As a professor/parent, I have found that a typical assumption is that the offspring of professors will be somehow unusual. If a child happens to be the offspring of two professors, and if both of those professor-parents are Scientists, there is an even greater chance that people will assume the child is "freaky smart", unsocialized, and/or destined (doomed?) to be a Science Professor.
For example, I have heard various myths and rumors about my daughter:
- She spoke in complete paragraphs at [insert absurdly young age]. This was not the case. She started saying single words at a rather typical age, then started putting two or three words together, eventually working her way up to short sentences, and so on, just like most kids do. Her first complex sentence was "Let's go home to warm cats".
- She read The New York Times when she was 3 years old. This one makes me laugh. She has always loved books -- reading and being read to -- but I can assure you that The New York Times was not on her syllabus at age 3 (or 5 or 8).
And so on.
She is smart and articulate, perhaps fueling the rumors of precocious reading and speaking, but mostly I think that people assume that our daughter started speaking early and reading Paul Krugman's op-ed columns because this fits their idea of professorial offspring.
Many of us make these assumptions. Recently my husband remarked how strange it is that one of our daughter's friends is not interested in computers even though her father is a computer scientist. I said: Why should a daughter have the exact same interests as her father (or mother)? [If that were always true, my daughter would not have a favorite Beatle]
I have struggled with my own preconceptions about professor offspring. On a few occasions when professor-colleagues have told me about their young-adult kids who are failing chemistry in college or living in their garage while working in a restaurant, my first reaction is surprise. How can the daughter of such a brilliant scientist fail chemistry? How can the son of such a brilliant scientist not even go to college? But of course it is possible. Our kids are not us, and this is a good thing.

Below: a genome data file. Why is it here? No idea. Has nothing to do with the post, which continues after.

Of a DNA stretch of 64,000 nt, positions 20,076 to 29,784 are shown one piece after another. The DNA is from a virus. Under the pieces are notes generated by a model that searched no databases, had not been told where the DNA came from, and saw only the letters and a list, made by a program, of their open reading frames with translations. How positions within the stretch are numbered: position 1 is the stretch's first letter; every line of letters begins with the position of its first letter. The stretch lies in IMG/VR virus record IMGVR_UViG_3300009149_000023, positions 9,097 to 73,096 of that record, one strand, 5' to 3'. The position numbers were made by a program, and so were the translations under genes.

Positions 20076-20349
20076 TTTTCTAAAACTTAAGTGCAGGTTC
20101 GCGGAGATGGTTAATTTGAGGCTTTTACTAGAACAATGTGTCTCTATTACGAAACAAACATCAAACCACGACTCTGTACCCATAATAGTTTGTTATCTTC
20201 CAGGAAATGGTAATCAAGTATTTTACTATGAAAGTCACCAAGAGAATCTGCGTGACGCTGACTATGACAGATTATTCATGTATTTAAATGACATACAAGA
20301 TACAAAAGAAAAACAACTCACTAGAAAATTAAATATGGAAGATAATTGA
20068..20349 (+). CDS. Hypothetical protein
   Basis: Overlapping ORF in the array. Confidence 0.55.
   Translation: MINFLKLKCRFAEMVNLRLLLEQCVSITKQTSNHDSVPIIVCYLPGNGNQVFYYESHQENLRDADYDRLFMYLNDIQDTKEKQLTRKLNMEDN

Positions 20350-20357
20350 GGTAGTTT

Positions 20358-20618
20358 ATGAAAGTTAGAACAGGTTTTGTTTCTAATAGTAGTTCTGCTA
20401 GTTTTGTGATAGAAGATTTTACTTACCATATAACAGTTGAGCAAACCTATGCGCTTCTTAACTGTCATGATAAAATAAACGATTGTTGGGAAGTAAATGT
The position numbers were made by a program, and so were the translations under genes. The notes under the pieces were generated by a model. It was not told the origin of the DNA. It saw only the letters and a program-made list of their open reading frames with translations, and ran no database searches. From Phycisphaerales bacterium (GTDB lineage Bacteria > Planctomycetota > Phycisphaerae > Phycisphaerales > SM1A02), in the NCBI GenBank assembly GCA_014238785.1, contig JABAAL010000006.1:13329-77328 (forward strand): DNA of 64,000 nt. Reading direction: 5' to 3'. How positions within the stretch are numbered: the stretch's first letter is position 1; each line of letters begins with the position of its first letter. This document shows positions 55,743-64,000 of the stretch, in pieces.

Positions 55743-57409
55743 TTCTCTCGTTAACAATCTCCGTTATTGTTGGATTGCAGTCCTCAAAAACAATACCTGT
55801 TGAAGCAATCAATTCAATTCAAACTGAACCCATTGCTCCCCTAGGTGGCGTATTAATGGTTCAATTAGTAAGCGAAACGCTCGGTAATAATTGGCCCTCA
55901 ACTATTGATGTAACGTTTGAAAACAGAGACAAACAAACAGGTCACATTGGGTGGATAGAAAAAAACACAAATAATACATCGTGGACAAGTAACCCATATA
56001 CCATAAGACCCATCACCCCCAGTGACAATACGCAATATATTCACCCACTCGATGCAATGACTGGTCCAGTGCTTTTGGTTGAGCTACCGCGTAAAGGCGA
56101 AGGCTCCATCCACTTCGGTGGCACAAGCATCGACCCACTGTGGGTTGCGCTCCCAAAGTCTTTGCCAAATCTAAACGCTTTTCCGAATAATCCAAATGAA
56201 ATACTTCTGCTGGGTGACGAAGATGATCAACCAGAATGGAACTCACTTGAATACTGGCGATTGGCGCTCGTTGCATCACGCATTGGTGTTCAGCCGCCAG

There are days when my daughter has to come to the office with me, but on these occasions, we keep a low profile. I vividly recall incidents when the wife of one of my Science professors in college would bring her two young sons to campus and even into some of the laboratory sessions. She delighted in showing that her 7-year old knew more about Science than some of the undergraduates in the class.
Needless to say, she and her offspring were rather well loathed. I don't think I am in danger of perpetuating this type of behavior. However proud I am of my smart and interesting daughter, I have not been even the slightest bit tempted to humiliate any of my students.
Years ago, my daughter had a serious talk with me and gently broke the news to me about her career plans. She said "Mommy, I am interested in science and I am glad that you are a scientist, but I do not want to be a scientist." I said that of course this was fine with me and I just wanted her to be happy and find something that interested her and of course I didn't expect her to like the same things as her dad and me blah blah blah, but I asked her, just out of curiosity, why she had decided at such an early age that science was not for her. She said "I am more interested in people than in science things."
Her thoughts have evolved somewhat over the years as she has realized that some scientists do research involving people, but I think it very unlikely that she will be a scientist. I hope that she will always know something about science and be interested in it, but of course it is fine with me if she isn't a scientist, as long as she instead becomes President of the United States.
10 years ago